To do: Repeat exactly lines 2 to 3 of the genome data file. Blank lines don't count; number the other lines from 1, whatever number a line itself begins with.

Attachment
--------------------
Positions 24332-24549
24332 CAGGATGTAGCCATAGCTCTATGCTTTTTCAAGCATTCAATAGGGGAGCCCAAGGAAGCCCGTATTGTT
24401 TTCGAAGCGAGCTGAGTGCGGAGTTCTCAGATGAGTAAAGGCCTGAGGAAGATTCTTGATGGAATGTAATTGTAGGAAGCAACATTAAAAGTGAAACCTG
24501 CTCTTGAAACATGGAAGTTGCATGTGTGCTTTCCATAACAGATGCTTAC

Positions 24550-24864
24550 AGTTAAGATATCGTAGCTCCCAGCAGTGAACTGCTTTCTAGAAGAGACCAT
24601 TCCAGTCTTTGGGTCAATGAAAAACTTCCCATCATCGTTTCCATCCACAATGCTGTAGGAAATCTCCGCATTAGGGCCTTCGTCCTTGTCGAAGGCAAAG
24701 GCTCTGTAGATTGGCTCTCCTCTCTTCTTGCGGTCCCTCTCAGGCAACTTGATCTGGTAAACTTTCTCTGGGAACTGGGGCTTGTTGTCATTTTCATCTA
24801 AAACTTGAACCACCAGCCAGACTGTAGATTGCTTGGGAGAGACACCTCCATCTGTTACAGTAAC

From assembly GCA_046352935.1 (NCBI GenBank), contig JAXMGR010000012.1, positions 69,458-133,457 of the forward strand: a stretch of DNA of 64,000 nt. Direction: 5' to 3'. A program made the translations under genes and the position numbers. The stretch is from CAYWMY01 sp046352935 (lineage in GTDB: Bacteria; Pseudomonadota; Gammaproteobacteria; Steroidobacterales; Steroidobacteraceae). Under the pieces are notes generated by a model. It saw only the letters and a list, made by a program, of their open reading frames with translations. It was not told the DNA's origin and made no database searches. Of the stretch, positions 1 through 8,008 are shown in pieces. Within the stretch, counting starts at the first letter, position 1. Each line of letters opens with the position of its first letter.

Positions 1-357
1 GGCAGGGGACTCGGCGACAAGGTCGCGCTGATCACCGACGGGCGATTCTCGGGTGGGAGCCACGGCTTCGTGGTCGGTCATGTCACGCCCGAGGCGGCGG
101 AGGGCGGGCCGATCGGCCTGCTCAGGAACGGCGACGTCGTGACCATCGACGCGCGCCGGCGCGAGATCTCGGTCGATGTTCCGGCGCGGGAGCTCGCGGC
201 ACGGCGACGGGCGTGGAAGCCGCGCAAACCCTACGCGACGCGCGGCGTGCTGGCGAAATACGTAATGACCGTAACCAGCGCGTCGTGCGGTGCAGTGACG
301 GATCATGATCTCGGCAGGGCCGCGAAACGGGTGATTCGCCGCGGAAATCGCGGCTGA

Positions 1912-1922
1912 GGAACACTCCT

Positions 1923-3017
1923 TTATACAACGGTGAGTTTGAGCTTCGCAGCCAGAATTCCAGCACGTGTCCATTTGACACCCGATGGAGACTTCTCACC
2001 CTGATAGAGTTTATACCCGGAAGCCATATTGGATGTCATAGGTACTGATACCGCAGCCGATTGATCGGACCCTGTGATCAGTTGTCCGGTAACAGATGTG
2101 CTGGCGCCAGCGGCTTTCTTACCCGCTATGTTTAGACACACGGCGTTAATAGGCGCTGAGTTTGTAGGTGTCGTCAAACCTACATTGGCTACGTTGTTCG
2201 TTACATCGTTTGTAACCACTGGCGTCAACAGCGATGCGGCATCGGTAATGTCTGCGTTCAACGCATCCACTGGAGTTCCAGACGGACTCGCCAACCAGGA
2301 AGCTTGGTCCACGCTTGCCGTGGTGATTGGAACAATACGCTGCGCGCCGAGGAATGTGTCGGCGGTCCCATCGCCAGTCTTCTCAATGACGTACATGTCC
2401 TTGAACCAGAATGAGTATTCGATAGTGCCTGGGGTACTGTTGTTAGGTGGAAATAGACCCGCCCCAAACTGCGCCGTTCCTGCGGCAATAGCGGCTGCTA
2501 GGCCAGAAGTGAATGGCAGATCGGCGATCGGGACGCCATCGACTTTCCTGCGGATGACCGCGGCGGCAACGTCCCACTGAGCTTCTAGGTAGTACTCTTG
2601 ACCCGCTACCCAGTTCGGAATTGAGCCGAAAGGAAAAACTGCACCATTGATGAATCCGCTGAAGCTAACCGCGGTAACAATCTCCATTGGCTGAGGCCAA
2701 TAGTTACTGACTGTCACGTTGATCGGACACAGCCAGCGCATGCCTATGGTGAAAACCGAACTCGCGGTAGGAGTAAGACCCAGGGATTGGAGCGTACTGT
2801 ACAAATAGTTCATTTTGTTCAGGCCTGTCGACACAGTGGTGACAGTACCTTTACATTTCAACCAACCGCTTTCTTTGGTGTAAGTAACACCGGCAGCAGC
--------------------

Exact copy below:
24332 CAGGATGTAGCCATAGCTCTATGCTTTTTCAAGCATTCAATAGGGGAGCCCAAGGAAGCCCGTATTGTT
24401 TTCGAAGCGAGCTGAGTGCGGAGTTCTCAGATGAGTAAAGGCCTGAGGAAGATTCTTGATGGAATGTAATTGTAGGAAGCAACATTAAAAGTGAAACCTG